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The addition of trigraphs has made it easier to make programs hard to read. It was a dark and stormy night for C when the ANSI C committee added trigraphs to the standard. Too bad that they didn’t just simply require a more reasonable ISO character set.
The common.mk (non-ANSI) makefile uses sed to form scjones.alt.c. The scjones.alt.c is similar to the original scjones.c source, but with all the trigraphs converted. You might want to try:
make -f common.mk scjones.alt.c
even if you only have an ANSI compiler, just to see how the trigrapsh are converted.
WARNING: In the future, we will be passing ANSI programs through a trigraph filter before reading. Trigraph-ifacation will not be a major consideration in future contests. People should exploit more interesting features of ANSI C.
Since this year’s contest is dedicated to ANSI C, here is a strictly conforming entry. In accordance with the ANSI definition of a strictly conforming program it does not produce output dependent on any unspecified, undefined, or implementation defined behavior, and it does not exceed any of the minimum implementation limits. It adheres to all of the syntactic and semantic constraints of the standard, #includes the relevant headers for the functions it uses, and uses the EXIT_SUCCESS and EXIT_FAILURE macros to return a correct success/fail status to the invoking program. It also uses trigraphs for characters which are not in the Invariant Code Set of ISO 646:1983, so it will be portable to machines with deficient (from C’s standpoint) character sets. In short, it should be very widely portable. As an extra added attraction, all of the lines are under 72 characters long, which would allow for sequence numbers to be punched in columns 73-80 :-).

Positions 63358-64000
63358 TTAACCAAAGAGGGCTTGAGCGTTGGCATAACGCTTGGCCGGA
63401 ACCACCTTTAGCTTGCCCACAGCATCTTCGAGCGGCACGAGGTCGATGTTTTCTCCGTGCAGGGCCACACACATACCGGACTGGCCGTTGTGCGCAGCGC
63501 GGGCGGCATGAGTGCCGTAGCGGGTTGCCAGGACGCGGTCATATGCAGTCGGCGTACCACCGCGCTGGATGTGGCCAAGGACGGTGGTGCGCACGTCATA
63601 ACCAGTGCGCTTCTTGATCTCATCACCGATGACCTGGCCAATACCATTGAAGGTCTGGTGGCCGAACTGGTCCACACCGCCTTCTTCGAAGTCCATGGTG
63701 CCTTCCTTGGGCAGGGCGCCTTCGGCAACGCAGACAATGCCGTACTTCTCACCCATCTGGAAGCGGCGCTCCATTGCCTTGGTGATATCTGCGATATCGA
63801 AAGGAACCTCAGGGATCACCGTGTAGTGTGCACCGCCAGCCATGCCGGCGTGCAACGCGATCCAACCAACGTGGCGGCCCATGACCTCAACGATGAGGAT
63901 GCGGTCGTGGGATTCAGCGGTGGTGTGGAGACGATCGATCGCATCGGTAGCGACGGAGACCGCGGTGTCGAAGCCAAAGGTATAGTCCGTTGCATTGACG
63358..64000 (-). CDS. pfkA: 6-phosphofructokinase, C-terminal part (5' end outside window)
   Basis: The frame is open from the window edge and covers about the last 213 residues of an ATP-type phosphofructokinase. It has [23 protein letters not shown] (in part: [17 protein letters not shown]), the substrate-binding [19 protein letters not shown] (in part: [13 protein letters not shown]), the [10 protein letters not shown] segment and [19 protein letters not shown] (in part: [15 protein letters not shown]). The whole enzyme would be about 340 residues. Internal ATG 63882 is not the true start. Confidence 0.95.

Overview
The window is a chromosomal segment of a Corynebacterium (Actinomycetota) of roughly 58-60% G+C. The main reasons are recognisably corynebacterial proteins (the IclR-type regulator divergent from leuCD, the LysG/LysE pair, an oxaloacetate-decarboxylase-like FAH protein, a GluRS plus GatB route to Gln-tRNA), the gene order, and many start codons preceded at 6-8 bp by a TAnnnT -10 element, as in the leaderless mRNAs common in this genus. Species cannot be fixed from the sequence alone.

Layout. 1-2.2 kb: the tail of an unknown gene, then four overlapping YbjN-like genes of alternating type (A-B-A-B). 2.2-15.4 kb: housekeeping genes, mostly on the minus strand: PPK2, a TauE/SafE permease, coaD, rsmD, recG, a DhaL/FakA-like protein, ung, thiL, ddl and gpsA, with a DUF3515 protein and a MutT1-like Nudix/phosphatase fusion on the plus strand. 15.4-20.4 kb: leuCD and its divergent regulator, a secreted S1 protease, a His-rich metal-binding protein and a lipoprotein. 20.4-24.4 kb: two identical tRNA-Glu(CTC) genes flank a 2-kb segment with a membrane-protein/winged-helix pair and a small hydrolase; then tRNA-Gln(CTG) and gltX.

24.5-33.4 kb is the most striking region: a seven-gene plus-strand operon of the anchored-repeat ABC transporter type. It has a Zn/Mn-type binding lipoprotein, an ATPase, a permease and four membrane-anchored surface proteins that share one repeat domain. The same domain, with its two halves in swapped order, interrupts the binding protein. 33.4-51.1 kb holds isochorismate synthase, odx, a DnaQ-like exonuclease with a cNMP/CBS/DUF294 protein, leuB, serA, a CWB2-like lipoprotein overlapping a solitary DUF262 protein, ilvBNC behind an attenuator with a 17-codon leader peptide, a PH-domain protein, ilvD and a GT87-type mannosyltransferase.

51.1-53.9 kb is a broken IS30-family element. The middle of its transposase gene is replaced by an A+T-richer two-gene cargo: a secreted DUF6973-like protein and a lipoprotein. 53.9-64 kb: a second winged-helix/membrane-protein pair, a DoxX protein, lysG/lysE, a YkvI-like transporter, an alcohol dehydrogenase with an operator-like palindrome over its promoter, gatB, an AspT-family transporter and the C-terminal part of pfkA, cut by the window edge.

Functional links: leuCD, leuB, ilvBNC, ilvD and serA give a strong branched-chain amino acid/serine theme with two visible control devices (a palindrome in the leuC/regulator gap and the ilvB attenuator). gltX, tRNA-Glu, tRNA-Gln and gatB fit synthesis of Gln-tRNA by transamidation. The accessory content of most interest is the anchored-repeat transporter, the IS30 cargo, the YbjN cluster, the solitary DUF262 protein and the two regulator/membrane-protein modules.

[[ The Author sent us this note after he was informed that he won ]]
Although I am quite grateful for the “ANSI Committee’s Worst Abuse of C” title (were you aware that I am a member of the committee or is the double meaning unintentional?), I was really hoping for something more along the lines of “Closest Resemblance to Line Noise.” :-)
[[ … it was unintentional ]]
Copyright © 1990, Landon Curt Noll & Larry Bassel. All Rights Reserved. Permission for personal, educational or non-profit use is granted provided this this copyright and notice are included in its entirety and remains unaltered. All other uses must receive prior permission in writing from both Landon Curt Noll and Larry Bassel.